Now the problem with Flash has always been pretty much a marketing issue to developers. Macromedia(Adobe) seems to have finally figured out how to market it as a RIA platform.

But the real happening that changes things is WPF/e. It’s not out yet, but obviously Microsoft will be able to push it out big time. Something only Microsoft can really do. The cool thing about WPF/e is that you can just send up markup and javascript if you want. No compilers or expensive development tools needed. In fact, the first developer version first doesn’t even have the mini-CLR engine (just Javascript and XAML). Of course, eventually you’ll be able to program it in any .NET language, which gives you the best of the both worlds.

WPF/e is going to push Flash into having real competition. But the premise that lots of people have and I believe is completely wrong is that the lowest-common denominator of the stock browser is going to advance. IE still dominates and has no incentive to adopt new tech.

Three years from now, Flash and WPF/e will be where AJAX is today. The problem with AJAX are the known limits of HTML, CSS, and Javascript.

Comment by Rick — March 23, 2007

@rick,

FYI, we were able to get vector graphics working in IE as part of the OpenLaszlo 4 release, courtesy of the excanvas.js canvas emulator for IE VML. As a result, we have what I believe is the first implementation of a cross-browser and cross-runtime (swf and DHTML) canvas tag – we call it drawview. We also have complete feature parity across IE for our DHTML runtime. And it wasn’t easy! The kernel implementation could almost be split along the IE/non-IE axis – most of the browser-specific workarounds we had to put in are for IE… I’m sure everyone already knows that DHTML in IE can be difficult. We’ve worked hard getting consistent performance across browsers and Flash player versions, so you don’t have to!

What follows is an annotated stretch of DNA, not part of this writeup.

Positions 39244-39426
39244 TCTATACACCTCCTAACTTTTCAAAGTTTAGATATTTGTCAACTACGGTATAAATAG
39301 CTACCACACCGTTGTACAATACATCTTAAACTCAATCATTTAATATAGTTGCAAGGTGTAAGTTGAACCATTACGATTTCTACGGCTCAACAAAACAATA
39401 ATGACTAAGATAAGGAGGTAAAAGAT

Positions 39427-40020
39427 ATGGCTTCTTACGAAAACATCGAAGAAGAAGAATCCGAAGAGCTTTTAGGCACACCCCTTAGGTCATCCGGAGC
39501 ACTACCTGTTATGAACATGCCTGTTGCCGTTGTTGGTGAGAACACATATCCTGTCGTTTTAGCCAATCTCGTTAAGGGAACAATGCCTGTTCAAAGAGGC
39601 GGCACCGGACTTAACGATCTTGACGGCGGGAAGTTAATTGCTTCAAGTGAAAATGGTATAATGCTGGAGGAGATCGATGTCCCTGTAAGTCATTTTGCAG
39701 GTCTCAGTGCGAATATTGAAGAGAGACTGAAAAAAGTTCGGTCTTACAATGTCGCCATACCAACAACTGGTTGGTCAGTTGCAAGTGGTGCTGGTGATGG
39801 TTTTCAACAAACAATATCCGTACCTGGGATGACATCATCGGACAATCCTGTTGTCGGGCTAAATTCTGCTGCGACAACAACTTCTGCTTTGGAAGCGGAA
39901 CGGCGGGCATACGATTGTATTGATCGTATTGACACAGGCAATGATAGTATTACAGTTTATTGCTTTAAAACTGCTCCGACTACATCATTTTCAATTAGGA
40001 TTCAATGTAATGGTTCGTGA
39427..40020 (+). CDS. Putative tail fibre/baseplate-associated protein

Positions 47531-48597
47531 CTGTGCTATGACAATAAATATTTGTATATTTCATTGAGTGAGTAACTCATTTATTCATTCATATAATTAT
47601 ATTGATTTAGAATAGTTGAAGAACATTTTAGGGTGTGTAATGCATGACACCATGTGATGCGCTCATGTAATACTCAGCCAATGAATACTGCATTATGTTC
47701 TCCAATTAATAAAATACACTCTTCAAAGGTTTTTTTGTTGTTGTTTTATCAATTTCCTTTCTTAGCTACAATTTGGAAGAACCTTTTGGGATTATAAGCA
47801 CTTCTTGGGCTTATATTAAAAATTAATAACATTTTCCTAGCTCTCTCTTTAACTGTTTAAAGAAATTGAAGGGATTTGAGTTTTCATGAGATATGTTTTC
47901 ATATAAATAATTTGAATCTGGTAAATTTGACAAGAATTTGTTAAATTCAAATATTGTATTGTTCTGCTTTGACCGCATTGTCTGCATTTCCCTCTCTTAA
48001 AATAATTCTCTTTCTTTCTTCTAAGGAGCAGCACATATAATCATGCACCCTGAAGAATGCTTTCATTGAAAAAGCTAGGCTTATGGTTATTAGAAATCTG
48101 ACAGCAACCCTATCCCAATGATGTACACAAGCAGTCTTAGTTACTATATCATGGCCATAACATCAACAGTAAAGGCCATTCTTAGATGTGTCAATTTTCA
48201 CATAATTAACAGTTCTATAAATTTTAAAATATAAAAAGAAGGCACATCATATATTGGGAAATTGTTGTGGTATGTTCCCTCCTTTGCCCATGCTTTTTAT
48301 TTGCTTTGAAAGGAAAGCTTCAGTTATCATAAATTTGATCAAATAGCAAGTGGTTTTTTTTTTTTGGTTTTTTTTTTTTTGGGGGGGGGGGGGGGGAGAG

Comment by Max Carlson — March 23, 2007

There is no arguing, openlaszlo is blazing trails. amazing

Comment by Sean M — March 23, 2007

There is no open source app for developing for the Flash platform, however the cross-platform flex command-line complier is totally free. With that you can develop apps for flash player 9.

Comment by Bryan — March 24, 2007

As someone who wishes the web to be as informationally-valuable, open and as search-friendly as possible, I feel “the web is not a movie.” To this extent, Flash movies don’t usually show up by themselves in search results.